From 2010 through 2011 John Axford and Carlos Marmol were two of the most effective closers the National League had to offer. Axford was a huge part of the Brewers 2011 run to the NLCS, leading the National League in saves while rocking the meanest foo-man-chu and one of the nastiest sliders in baseball. Despite struggling a bit with control issues, Carlos Marmol was also an extremely effective closer. He struck out a whopping 70 more hitters than any other NL closer between the 2010 and 2011 seasons and piled up a tidy 72 saves.
But since that high water mark in 2011 neither pitcher has been anywhere close to replicating that type of production. In Milwaukee a year ago the bullpen anchored by Axford was an absolute disaster and more than likely cost the team a shot at the playoffs. Marmol had similar struggles a year ago, walking a little over 7 batters per 9 innings of work during his roller coaster season. Both pitchers were up to their devious tricks again over the weekend. On Saturday night Carlos Marmol let both Upton bros. go deep, snatching another Cubbie defeat from the jaws of victory. Not to be outdone, on Sunday afternoon John Axford gave up a 2-run, 11th inning moonshot to Eric Hinske to put the Brewers down 8-6. Milwaukee tried their best to bail Axford out but they came up just short, losing 8-7 to complete the sweep at the hands of the Diamondbacks.
For the time being Axford is still the closer in Milwaukee but his leash has to be getting shorter by the day. He threw a 1-2-3 top of the 10th inning against the Brewers and he was toted back out for the 11th and that’s when things got ugly. He left a breaking ball up in the zone to Cliff Pennington on an 0-2 count and got his just desserts, giving up a lead-off double. Axford then doubled down on his mistake, hanging another 0-2 curveball to Hinske, and the Brewers’ pitcher was properly punished, giving up a mammoth homer and the ball game.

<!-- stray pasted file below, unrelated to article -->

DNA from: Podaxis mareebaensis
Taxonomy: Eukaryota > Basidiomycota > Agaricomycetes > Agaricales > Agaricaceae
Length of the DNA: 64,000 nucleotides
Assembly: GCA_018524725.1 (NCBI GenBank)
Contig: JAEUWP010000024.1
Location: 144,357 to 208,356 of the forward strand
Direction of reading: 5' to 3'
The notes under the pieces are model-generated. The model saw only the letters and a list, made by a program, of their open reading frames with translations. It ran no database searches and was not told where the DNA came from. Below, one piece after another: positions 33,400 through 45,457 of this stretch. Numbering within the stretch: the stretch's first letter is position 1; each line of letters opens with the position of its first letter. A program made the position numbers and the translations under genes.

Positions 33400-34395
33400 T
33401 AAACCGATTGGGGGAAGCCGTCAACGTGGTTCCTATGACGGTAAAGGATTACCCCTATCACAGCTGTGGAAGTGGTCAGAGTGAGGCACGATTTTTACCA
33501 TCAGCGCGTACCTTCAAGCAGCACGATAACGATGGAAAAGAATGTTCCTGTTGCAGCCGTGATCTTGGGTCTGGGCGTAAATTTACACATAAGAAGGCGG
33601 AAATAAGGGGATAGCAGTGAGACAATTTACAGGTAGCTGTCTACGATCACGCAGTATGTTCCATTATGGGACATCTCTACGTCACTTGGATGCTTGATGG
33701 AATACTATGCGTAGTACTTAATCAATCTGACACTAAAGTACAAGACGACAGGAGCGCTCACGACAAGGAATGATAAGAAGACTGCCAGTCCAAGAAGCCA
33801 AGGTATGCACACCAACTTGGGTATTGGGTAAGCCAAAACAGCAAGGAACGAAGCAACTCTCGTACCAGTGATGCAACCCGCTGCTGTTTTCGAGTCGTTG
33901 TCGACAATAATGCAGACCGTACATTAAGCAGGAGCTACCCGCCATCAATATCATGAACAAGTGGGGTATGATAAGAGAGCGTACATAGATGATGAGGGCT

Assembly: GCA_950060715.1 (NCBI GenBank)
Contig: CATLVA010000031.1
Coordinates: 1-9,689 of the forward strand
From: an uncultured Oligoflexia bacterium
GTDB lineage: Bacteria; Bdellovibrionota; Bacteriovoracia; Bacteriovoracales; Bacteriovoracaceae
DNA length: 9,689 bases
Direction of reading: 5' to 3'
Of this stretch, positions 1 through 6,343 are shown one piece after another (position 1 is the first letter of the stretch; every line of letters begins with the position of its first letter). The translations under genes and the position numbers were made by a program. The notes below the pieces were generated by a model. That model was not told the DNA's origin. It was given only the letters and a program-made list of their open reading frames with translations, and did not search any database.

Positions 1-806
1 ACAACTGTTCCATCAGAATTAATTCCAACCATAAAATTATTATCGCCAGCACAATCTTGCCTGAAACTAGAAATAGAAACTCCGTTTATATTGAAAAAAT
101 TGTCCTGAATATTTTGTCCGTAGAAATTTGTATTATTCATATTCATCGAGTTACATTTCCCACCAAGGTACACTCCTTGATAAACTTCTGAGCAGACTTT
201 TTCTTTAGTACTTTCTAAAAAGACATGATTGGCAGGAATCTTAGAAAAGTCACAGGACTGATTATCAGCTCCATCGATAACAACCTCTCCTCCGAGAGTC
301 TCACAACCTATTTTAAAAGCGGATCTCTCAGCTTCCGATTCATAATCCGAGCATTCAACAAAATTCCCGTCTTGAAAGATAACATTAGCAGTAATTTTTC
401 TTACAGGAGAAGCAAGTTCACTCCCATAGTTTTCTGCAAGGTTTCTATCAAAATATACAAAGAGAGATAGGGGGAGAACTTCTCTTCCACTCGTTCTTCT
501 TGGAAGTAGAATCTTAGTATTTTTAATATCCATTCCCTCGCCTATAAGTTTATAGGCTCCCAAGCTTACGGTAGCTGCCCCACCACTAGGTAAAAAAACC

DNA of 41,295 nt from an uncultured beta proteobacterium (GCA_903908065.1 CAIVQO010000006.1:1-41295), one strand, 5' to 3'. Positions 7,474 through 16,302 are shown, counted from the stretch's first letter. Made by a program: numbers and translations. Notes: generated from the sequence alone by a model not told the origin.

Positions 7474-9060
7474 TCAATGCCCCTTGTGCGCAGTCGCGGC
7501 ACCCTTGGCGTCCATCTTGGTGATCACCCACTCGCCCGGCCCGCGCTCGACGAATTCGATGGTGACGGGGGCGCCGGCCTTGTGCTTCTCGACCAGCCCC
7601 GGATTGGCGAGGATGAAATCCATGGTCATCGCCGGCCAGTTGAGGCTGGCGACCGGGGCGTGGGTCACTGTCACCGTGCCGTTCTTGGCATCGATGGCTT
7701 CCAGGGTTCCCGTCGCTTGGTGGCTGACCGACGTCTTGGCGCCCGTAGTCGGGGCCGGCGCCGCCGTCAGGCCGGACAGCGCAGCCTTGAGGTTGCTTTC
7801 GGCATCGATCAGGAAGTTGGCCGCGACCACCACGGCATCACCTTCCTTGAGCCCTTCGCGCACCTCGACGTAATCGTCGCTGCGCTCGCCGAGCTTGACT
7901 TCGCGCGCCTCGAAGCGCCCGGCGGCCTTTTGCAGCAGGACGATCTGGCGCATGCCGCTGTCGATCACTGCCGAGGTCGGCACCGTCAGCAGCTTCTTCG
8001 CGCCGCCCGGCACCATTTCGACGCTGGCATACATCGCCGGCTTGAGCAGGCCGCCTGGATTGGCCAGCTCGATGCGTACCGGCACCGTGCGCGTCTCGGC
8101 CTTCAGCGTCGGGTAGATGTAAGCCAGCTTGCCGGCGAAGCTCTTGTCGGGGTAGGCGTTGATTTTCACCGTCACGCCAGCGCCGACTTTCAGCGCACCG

Axford has had this kind of loose control with his breaking ball for the better part of the last year now. Opposing batters hit just .117 against Axford’s curve and they had just one extra-base hit off the pitch (via Brooks Baseball) during his seminal 2011 season. Those numbers have been markedly worse since then. The Brewers closer has allowed opponent’s to hit .240 off the pitch since 2011 and the extra-base hits have come more frequently and they’ve been more damaging.
Axford’s fastball velocity has also dipped a hair and that loss in speed has cost the pitch a bit of its bite. Axford’s fastball has a natural run to it and when he’s not throwing it above 95 the pitch tends to straighten out and bad things tend to happen.
It’s fair to wonder if Axford will ever be able to regain that 2011 magic again or if all of that was just a flash in the pan. He still has big-time strikeout ability as evidenced by his towering K rate (12.4 per 9) a season ago but he misses on his location too often over the middle of the plate. Until Axford can get his location issues sorted out Milwaukee may want to consider using Jim Henderson, a hard-throwing righty, in his place. Let’s examine the struggles of this pair of closers:
“We’ve had three games that have been winnable games this year and all three have been an adventure,” general manager Jed Hoyer said. “So the decision was fairly easy.”
That’s Chicago Cubs GM Jed Hoyer discussing wild man closer Carlos Marmol and the franchise’s decision to demote him from 9th inning duties. Instead the Cubs will opt to use former 8th inning man Kyuji Fujikawa as their closer while they try to get Marmol sorted out once again.
This seems to be an annual occurrence on the north side of Chicago because of Marmol’s control issues. The fire-balling righty is about as volatile as they come in his delivery to the plate and that’s due to his inconsistent release point. Marmol has always struggled to repeat his delivery and that’s led him to rank among the league leaders in walk rate over the past 5 seasons.
Part of the problem comes from the unnatural delivery Marmol has when he delivers the ball to the plate. Marmol has a tendency to drop his shoulder and jerk his neck as he’s releasing the ball which leads to poorly located pitches and piles of walks.
Another one of Marmol’s problems stems from the inability to learn a 3rd pitch earlier in his career. Marmol has always been a 2-pitch pitcher which makes things easier for a hitter. All they have to do is sit on his fastball and they can simply react to the breaking ball on the off-chance that it happens to run across the plate. That’s the exact approach both Upton brothers took to the plate in Saturday night’s game and, as you saw, it was extremely effective.